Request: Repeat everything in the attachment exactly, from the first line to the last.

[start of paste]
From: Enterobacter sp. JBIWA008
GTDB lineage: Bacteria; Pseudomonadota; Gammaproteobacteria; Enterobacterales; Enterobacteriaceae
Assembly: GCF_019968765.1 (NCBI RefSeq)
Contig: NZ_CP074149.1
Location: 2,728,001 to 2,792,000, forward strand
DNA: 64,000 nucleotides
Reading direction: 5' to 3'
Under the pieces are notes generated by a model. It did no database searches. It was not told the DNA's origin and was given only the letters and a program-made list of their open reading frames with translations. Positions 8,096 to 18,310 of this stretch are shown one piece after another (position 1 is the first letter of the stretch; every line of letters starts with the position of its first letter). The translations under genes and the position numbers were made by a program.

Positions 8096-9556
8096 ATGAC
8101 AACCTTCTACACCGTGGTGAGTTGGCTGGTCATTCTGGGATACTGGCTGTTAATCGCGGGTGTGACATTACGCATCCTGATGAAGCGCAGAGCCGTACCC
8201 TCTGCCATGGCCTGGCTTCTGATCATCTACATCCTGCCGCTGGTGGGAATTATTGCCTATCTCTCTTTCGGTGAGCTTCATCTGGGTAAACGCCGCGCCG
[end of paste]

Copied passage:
From: Enterobacter sp. JBIWA008
GTDB lineage: Bacteria; Pseudomonadota; Gammaproteobacteria; Enterobacterales; Enterobacteriaceae
Assembly: GCF_019968765.1 (NCBI RefSeq)
Contig: NZ_CP074149.1
Location: 2,728,001 to 2,792,000, forward strand
DNA: 64,000 nucleotides
Reading direction: 5' to 3'
Under the pieces are notes generated by a model. It did no database searches. It was not told the DNA's origin and was given only the letters and a program-made list of their open reading frames with translations. Positions 8,096 to 18,310 of this stretch are shown one piece after another (position 1 is the first letter of the stretch; every line of letters starts with the position of its first letter). The translations under genes and the position numbers were made by a program.

Positions 8096-9556
8096 ATGAC
8101 AACCTTCTACACCGTGGTGAGTTGGCTGGTCATTCTGGGATACTGGCTGTTAATCGCGGGTGTGACATTACGCATCCTGATGAAGCGCAGAGCCGTACCC
8201 TCTGCCATGGCCTGGCTTCTGATCATCTACATCCTGCCGCTGGTGGGAATTATTGCCTATCTCTCTTTCGGTGAGCTTCATCTGGGTAAACGCCGCGCCG